Most people won’t ever notice this sensation they’ll just appreciate that the food tastes good. But under the surface, the saltiness paradox has a very powerful effect, because it makes you very aware of what you’re eating and your own reaction to it. It nags at you, and it keeps you in the moment, thinking about what you’re tasting. And that’s what makes it delicious.

This was an important realization for me, because it seemed like I’d discovered an unequivocal law. And I figured if I could find one, there had to be more—a set of base patterns that people inherently respond to. So then the challenge became discovering those patterns and replicating them in dish after dish. If you could do that, you’d be like the Berry Gordy of cooking you’d be able to crank out the hits.


Deliciousness

M y first restaurant, Momofuku Noodle Bar, had an open kitchen. This wasn’t by choice—I didn’t have enough money or space to put it farther away from the diners. But cooking in front of my customers changed the way I look at food. In the early years, around 2004, we were improvising new recipes every day, and I could instantly tell what was working and what wasn’t by watching people eat. A great dish hits you like a Whip-It: There’s momentary elation, a brief ripple of pure pleasure in the spacetime continuum. That’s what I was chasing, that split second when someone tastes something so delicious that their conversation suddenly derails and they blurt out something guttural like they stubbed their toe.

The Momofuku Pork Bun was our first dish that consistently got this kind of reaction. It was an 11th-hour addition, a slapped-together thing. I took some pork belly, topped it with hoisin sauce, scallions, and cucumbers, and put it inside some steamed bread. I was just making a version of my favorite Peking duck buns, with pork belly where the duck used to be. But people went crazy for them. Their faces melted. Word spread, and soon people were lining up for these buns.

That became my yardstick: I’d ask, “Is this dish good enough to come downtown and wait in line for? If not, it’s not what we’re after.” A chef can go years before getting another dish like that. We’ve been lucky: Hits have come at the least expected time and place. I’ve spent weeks on one dish that ultimately very few people would care about. And then I’ve spent 15 minutes on something that ends up flooring people like the pork bun.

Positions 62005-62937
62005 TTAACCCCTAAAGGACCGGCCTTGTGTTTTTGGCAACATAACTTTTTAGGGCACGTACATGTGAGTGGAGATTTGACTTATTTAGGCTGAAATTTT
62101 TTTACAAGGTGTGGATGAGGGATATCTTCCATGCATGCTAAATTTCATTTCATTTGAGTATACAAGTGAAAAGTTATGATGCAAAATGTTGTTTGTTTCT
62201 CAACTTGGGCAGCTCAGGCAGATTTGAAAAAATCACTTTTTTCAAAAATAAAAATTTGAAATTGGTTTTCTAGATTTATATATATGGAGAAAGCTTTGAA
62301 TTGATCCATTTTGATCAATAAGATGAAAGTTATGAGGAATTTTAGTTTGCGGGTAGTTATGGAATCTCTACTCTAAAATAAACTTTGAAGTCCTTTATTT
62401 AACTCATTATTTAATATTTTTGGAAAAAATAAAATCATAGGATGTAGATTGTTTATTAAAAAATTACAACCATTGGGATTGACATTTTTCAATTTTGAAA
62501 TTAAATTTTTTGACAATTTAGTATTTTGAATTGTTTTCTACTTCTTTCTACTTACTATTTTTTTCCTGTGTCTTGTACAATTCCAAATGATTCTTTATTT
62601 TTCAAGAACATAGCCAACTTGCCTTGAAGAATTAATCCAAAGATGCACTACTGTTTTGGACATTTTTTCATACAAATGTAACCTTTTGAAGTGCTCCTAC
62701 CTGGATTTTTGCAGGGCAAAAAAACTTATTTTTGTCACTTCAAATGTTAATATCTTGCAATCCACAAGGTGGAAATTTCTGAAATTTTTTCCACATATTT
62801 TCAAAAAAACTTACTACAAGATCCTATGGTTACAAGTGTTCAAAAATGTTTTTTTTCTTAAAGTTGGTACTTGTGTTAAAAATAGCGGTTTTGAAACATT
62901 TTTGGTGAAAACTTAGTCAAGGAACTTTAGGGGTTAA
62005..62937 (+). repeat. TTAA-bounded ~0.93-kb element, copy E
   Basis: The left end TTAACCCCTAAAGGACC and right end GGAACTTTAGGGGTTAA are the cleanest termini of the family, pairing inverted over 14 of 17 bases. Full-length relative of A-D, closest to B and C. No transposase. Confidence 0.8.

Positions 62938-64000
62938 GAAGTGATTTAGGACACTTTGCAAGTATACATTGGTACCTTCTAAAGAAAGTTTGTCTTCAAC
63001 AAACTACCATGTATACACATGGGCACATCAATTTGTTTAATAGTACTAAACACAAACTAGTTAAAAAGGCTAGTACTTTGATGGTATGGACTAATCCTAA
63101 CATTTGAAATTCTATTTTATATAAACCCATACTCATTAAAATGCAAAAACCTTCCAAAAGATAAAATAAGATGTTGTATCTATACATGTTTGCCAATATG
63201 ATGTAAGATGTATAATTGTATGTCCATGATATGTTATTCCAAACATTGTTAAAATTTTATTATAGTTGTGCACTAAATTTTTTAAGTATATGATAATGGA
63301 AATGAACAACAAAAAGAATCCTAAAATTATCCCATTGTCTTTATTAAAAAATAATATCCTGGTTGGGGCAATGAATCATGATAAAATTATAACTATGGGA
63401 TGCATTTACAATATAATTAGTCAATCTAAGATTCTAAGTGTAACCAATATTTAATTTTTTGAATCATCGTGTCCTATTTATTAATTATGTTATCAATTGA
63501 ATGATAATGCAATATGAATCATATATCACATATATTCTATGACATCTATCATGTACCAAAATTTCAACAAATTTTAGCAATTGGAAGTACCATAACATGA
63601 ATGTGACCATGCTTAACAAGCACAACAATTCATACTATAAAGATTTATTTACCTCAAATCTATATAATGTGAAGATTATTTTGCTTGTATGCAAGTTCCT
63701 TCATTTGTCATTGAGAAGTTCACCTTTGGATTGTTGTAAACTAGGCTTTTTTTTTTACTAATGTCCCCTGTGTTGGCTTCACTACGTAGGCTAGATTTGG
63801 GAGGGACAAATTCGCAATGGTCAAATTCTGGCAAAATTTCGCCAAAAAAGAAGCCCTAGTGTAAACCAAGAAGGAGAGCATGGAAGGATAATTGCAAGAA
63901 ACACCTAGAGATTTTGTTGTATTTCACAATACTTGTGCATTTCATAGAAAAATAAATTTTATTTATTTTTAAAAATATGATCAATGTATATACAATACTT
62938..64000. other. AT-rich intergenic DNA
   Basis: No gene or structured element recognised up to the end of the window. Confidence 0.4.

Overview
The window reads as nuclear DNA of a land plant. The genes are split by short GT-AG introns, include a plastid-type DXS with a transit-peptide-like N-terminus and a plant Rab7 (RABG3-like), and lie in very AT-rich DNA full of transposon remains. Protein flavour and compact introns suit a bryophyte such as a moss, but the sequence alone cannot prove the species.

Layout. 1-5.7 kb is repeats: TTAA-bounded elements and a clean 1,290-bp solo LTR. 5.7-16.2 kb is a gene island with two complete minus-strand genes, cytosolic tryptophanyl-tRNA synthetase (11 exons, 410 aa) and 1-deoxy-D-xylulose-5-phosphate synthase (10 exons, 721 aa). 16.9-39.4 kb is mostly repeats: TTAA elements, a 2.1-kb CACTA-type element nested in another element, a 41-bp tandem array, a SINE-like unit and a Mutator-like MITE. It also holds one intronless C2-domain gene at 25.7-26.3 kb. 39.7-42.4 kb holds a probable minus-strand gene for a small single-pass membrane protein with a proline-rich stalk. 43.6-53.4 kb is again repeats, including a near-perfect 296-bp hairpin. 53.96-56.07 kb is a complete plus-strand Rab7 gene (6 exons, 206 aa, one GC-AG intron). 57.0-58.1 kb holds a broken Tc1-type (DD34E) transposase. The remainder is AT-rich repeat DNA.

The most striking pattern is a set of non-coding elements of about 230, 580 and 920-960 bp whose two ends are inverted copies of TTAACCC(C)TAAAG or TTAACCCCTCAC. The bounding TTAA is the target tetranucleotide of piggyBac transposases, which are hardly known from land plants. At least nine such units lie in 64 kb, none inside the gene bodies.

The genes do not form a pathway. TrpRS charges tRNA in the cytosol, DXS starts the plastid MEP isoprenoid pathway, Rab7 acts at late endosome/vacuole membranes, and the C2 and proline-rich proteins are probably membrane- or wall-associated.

August 2016. Subscribe to WIRED

Believe me, nobody is more surprised about this than I am. Cooking, as a physical activity, doesn’t come naturally to me. It never has. To compensate for my lack of dexterity, speed, and technique, I think about food constantly. In fact, I’m much stronger at thinking about food than I am at cooking it. And recently I started seeing patterns in our most successful dishes that suggested our hits weren’t entirely random there’s a set of underlying laws that links them together. I’ve struggled to put this into words, and I haven’t talked to my fellow chefs about it, because I worry they’ll think I’m crazy. But I think there’s something to it, and so I’m sharing it now for the first time. I call it the Unified Theory of Deliciousness.

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David Chang’s Startup Is a Restaurant Without a Restaurant

Momofuku Puts Mold, Bacteria on the Menu

This probably sounds absolutely ridiculous, but the theory is rooted in a class I took in college called Advanced Logic. A philosopher named Howard DeLong taught it he wrote one of the books that directly inspired Douglas Hofstadter to write Gödel, Escher, Bach. The first day, he said, “This class will change your life,” and I was like, “What kind of asshole is this?” But he was right. I would never pretend to be an expert in logic, and I never made it all the way through Gödel, Escher, Bach. But the ideas and concepts I took away from that class have haunted me ever since.

DeLong and Hofstadter both found great beauty in what the latter called strange loops—occasions when mathematical systems or works of art or pieces of music fold back upon themselves. M. C. Escher’s drawings are a great, overt example of this. Take his famous picture of two hands drawing each other it’s impossible to say where it starts or ends. When you hit a strange loop like this, it shifts your point of view: Suddenly you aren’t just thinking about what’s happening inside the picture you’re thinking about the system it represents and your response to it.

It was only recently that I had a realization: Maybe it’s possible to express some of these ideas in food as well. I may never be able to hear them or draw them or turn them into math. But I’ll bet I can taste them. In fact, looking back over the years, I think a version of those concepts has helped guide me to some of our most popular dishes.